No Time To Die Director Cary Joji Fukunaga Talks The Boldest Bond Movie Ending Ever – Exclusive

No Time To Die

by Ben Travis |
Published on

SPOILER WARNING: Contains MAJOR spoilers for No Time To Die.

Sometimes a spoiler is so spoiler-y that it feels illegal to say it out loud or write it down. It’s been six years since Star Wars: The Force Awakens hit cinemas, and it still doesn’t feel OK to talk about that film’s major death. (We’ve all seen that now, right?) But as No Time To Die – aka Daniel Craig’s final James Bond movie – hits Blu-ray, having sold out cinema screenings for months, director Cary Joji Fukunaga is finally ready to speak about his film’s final reel. It’s fair to say he’s delivered probably the boldest Bond movie ending of all time, going where no other 007 outing – or no other 007 himself – has gone. (Final spoiler warning, people.) Because at the end of No Time To Die, James Bond… whisper it… well, James Bond… dies. Boom. (Literally.)

Not only that, but 007 dies in service of his lover Madeline Swann (Léa Seydoux) and daughter Mathilde, saving the world and protecting his new-found family in one fell swoop. As Fukunaga tells Empire in The Batman issue, wiping Bond off the board was always the plan. “In my first meeting with Daniel and the producers, they said that’s how they wanted the story,” he recalls. “They felt that was an ending. I was like, ‘Well, it’s a result of an ending, but we don’t know what happens. It has to be earned.’”

No Time To Die

The exact nature of that climactic moment took a little while to come together – and the filmmakers hit upon the specifics once shooting was already underway, the circumstances of Bond’s demise being left intentionally “a bit loose” when production began. “I was really struggling, because it couldn’t be conventional action,” Fukunaga explains. “It couldn’t just be a demonic device, it had to be tied into the central theme of the story.” Notably, that Bond has a family now – which dovetailed neatly with the DNA-tagged virus proliferated by Rami Malek’s villainous Safin. Cue machinations that lead to 007 himself becoming infected, unable to see his daughter again without killing her.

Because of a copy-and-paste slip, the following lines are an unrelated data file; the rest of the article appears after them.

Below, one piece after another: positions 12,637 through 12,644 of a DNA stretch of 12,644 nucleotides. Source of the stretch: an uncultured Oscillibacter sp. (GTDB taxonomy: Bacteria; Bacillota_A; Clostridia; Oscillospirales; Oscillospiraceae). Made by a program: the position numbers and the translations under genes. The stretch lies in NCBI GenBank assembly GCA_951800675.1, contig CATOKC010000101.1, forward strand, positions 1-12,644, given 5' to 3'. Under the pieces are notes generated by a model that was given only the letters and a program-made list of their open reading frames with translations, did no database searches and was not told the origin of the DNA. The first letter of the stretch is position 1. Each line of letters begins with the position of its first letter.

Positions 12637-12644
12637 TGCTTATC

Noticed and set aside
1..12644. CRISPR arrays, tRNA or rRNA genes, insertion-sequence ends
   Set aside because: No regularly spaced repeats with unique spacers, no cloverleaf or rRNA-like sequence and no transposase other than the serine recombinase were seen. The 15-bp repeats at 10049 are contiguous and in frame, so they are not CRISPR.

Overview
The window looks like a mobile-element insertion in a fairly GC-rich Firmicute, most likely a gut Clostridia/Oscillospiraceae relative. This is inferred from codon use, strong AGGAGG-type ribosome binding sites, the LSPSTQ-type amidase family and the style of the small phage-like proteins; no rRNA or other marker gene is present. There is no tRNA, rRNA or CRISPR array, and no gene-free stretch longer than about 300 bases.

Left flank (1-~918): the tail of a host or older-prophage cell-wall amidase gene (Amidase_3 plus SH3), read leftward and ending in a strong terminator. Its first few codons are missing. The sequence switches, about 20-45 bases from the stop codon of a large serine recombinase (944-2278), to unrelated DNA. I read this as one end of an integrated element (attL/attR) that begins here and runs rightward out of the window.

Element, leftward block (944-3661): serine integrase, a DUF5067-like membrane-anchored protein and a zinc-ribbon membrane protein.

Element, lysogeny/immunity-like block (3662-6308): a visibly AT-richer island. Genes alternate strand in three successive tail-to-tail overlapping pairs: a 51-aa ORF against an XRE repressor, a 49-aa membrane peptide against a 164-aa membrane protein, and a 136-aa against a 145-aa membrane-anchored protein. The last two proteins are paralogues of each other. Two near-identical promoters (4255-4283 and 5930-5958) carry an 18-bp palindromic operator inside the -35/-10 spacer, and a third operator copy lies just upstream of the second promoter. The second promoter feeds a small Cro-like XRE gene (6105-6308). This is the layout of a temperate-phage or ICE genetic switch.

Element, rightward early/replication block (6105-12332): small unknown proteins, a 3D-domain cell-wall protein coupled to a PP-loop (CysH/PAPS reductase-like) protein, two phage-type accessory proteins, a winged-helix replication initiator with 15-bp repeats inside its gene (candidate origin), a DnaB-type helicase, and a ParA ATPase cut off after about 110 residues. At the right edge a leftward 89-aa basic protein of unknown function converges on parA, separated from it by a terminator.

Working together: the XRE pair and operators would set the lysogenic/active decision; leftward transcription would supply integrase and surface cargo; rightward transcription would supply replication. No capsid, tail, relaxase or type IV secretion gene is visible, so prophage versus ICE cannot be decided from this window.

Bond’s eventual fate comes in a hail of missile fire, and while we (thankfully) don’t see Craig disintegrate before our very eyes in graphic detail, Fukunaga reckons there’s no chance he survived. “I wasn’t trying to be obtuse with it,” he says. “I wanted to be clear with it. But I wanted it to be tasteful. We didn’t want that shot in Terminator 2 where you see Sarah Connor turning into bones. But we wanted to show that he wasn’t going to jump down a sewer at the last second. So that wider shot of the island being pummelled was a mixture of macro and micro. The full effect is, ‘Yes, he’s gone, but he succeeded in making sure none of that weapons would go on into the future.’”

Ultimately, Bond’s story ends not with him, but with Madeleine and Mathilde – driving away together through a tunnel that echoes the iconic 007 gun barrel visual. “It felt like closure, like closing off the past, and closing off the story,” says Fukunaga. “It’s that last sentence in a paragraph in the last chapter of a book, just to try to make it feel satisfying.” For now, it’s the end of James Bond – or, this James Bond at least. Because if there’s one thing we’ve learned over the course of 25 films (and that can be seen at the end of No Time To Die’s credits sequence), it’s that age-old maxim: James Bond will return. Who he is this time, and when he’ll arrive, remains to be seen.

Empire – February 2022 cover – The Batman

Read Empire’s full spoiler-filled deep-dive No Time To Die interview with Cary Joji Fukunaga in The Batman issue – on newsstands from Thursday 23 December, and available to pre-order online here. No Time To Die is out now on 4K Ultra-HD, Blu-ray, DVD, and digital download – and might still be showing in a cinema near you.

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